If you're thinking about asking for an annulment, it's a good idea to talk to a lawyer first. In addition to the custodial and child support issues you'll face if you have kids, there could be very serious financial ramifications for you when the court divides assets and debts. You will also want to discuss any possible statutes of limitations with an attorney to make sure you don’t miss any deadlines.

If you are the complainant (the party seeking an annulment) and you win your case, you should know that your marriage will be deemed invalid from the moment you married, not from the date of the judge’s order. You will be restored to the status of a single person and you can marry again.

The D.C. Bar Organization has prepared documents that you can use to represent yourself in an annulment proceeding.  This link  will take you to a page of fill-in PDF forms; scroll down to the section entitled "Annulment" and you will find a complaint for annulment of marriage (to be used by the party seeking the annulment), a consent answer (to be used if you were served with the complaint and agree with the contents), a contested answer and counterclaim (to be used if you were served with the complaint and want to dispute all or part of it) as well as attachments to be completed for child custody, child support, alimony, and marital debt and property.

Effect of an Annulment

Some people worry that if their marriage is declared void, the paternity of their children will be called into question. This is not an issue in D.C., because the law creates a presumption of paternity that applies in annulment cases. A "presumption of paternity" is a strong legal assumption that a man is the biological father of a child. A man trying to overcome a presumption of paternity may face an uphill battle, depending on the facts. He would have to prove to the judge, by "clear and convincing evidence" (very strong proof) that he isn't the father.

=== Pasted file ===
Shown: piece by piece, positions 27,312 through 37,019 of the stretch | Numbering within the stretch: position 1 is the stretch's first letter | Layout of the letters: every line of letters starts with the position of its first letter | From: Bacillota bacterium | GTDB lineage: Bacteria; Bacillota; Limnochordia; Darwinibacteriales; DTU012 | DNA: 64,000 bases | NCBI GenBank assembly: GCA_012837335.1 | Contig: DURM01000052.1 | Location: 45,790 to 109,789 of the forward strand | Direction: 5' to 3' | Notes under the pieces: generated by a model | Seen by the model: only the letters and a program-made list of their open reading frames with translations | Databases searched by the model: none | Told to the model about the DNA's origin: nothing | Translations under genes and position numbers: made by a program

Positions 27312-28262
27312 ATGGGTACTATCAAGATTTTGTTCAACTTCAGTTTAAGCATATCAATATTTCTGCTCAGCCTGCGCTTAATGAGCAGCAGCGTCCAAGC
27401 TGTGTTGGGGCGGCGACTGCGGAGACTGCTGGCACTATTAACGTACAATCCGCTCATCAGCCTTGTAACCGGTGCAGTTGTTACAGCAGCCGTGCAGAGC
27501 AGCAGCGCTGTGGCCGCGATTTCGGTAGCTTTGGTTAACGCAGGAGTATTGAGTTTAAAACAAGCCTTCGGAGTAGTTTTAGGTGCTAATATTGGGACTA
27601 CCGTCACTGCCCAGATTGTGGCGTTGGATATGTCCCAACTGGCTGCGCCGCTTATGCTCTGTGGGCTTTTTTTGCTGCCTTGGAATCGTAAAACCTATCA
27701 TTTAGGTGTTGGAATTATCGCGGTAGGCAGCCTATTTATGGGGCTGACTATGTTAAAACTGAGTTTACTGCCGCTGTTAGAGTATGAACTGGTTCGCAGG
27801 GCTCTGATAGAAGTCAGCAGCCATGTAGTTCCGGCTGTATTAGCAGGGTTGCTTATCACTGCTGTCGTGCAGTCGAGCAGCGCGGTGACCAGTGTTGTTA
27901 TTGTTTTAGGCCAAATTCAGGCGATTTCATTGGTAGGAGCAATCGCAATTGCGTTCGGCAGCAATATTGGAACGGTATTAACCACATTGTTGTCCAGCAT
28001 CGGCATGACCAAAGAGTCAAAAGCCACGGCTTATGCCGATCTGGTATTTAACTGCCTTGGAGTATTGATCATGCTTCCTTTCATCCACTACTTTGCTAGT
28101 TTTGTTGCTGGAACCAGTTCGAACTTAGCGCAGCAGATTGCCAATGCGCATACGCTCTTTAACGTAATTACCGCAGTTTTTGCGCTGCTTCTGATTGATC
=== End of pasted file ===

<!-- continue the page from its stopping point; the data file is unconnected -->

For instance, D.C.  law  provides that if a child is born within 300 days after a couple stops living together due to an annulment, the husband is presumed to be the father of the child. Similarly, if a child is born after the father and mother attempt to marry, and the marriage is later annulled or found to be  void ab initio, then the husband is presumed to be the father. In short, D.C.  law  protects the paternity of children who were born as the product of an annulled marriage.

The superior court, which hears annulment cases, has the power to decide custody, visitation, and child support at the same time as it decides the annulment.

Most state courts don’t have statutory authority to award alimony or divide property or debts as part of an annulment case. The logic behind this is that there cannot be a marital estate if there wasn't a valid marriage. But the District of Columbia is different and allows the superior court to divide marital property and debt equitably (fairly), similar to the outcome in a divorce.

Resources

The Legal Aid Society of the District of Columbia has multiple office locations. Their hours and offices are listed  here.

If you need help with an annulment, you should visit one of these offices for an initial screening to see if you qualify for assistance.